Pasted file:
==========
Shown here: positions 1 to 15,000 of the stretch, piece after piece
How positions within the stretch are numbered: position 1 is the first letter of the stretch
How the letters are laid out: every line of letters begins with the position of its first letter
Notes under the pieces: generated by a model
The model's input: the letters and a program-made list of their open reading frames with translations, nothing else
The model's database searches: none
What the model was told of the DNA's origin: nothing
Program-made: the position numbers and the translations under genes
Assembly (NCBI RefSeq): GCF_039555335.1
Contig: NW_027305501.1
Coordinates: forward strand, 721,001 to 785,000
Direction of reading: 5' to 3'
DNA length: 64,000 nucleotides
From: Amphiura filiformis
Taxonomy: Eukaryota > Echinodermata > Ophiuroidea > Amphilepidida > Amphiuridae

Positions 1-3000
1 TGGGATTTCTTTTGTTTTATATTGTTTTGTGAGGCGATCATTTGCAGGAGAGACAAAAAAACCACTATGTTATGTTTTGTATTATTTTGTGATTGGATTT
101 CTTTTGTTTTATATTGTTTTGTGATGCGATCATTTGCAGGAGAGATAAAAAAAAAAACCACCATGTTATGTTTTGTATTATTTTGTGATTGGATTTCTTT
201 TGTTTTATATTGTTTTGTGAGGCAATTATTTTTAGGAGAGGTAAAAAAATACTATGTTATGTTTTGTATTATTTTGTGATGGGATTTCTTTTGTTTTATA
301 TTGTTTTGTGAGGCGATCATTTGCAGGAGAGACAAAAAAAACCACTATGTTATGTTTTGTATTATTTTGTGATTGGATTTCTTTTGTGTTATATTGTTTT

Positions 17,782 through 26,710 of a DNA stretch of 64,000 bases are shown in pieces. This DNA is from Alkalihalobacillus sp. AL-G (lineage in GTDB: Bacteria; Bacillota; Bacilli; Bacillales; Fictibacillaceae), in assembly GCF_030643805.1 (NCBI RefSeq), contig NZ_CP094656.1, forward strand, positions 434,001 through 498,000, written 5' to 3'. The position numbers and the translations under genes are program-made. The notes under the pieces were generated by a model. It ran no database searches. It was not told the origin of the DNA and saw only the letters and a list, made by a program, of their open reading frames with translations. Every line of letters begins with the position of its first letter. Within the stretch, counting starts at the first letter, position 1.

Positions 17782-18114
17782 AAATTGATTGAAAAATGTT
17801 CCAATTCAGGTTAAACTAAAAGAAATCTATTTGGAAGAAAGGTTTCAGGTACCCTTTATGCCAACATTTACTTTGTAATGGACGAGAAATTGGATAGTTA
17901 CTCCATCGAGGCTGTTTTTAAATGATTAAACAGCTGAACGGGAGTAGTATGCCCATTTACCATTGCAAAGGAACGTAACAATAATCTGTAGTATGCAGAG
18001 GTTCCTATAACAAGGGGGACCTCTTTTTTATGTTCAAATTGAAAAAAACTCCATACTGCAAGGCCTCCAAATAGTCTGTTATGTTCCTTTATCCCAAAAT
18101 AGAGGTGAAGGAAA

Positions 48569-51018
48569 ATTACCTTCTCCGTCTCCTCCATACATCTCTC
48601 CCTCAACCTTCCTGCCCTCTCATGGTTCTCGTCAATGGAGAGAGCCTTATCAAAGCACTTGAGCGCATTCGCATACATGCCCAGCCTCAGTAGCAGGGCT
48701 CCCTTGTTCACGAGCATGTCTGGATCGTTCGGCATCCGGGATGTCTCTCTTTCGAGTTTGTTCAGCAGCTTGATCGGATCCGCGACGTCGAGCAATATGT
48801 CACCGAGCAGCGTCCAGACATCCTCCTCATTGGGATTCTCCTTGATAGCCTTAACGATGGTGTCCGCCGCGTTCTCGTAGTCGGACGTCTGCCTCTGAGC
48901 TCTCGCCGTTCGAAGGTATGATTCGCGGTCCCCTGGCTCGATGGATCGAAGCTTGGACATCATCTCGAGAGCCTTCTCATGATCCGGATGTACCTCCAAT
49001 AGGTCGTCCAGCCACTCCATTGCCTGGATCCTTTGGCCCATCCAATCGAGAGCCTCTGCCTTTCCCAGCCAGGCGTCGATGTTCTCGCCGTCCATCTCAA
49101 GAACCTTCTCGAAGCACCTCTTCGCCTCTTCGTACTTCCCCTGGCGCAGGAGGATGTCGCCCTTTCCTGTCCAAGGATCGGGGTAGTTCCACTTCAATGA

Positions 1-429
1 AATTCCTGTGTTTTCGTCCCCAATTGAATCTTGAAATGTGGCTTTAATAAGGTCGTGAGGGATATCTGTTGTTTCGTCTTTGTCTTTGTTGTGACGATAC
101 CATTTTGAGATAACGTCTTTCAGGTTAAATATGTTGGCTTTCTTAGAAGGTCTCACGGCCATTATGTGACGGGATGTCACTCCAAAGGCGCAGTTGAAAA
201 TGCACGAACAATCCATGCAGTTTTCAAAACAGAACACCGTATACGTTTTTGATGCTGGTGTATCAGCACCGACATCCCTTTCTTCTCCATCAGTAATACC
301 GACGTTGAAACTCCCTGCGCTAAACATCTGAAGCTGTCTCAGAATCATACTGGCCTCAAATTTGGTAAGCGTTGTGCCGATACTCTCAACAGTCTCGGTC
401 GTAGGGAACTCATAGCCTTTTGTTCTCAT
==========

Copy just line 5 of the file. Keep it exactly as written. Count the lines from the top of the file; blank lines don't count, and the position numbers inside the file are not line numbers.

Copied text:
The model's input: the letters and a program-made list of their open reading frames with translations, nothing else